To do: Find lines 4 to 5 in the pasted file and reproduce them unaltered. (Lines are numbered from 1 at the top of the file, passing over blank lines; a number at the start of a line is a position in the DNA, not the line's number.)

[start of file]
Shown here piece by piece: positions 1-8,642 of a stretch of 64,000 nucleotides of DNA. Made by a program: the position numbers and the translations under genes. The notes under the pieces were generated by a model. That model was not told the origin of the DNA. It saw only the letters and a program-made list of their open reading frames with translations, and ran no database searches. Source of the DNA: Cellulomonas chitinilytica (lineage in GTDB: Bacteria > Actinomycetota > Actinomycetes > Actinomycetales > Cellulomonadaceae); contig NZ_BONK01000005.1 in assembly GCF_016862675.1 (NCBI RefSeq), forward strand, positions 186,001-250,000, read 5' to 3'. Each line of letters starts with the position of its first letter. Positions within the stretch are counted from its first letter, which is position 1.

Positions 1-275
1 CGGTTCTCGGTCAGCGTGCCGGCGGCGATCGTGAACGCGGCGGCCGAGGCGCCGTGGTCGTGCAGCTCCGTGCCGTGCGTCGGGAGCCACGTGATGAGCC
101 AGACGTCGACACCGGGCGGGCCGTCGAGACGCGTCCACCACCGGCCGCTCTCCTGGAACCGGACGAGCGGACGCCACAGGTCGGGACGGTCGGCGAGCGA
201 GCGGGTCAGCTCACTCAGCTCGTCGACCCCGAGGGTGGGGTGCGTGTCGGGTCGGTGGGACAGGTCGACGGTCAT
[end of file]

101 AGACGTCGACACCGGGCGGGCCGTCGAGACGCGTCCACCACCGGCCGCTCTCCTGGAACCGGACGAGCGGACGCCACAGGTCGGGACGGTCGGCGAGCGA
201 GCGGGTCAGCTCACTCAGCTCGTCGACCCCGAGGGTGGGGTGCGTGTCGGGTCGGTGGGACAGGTCGACGGTCAT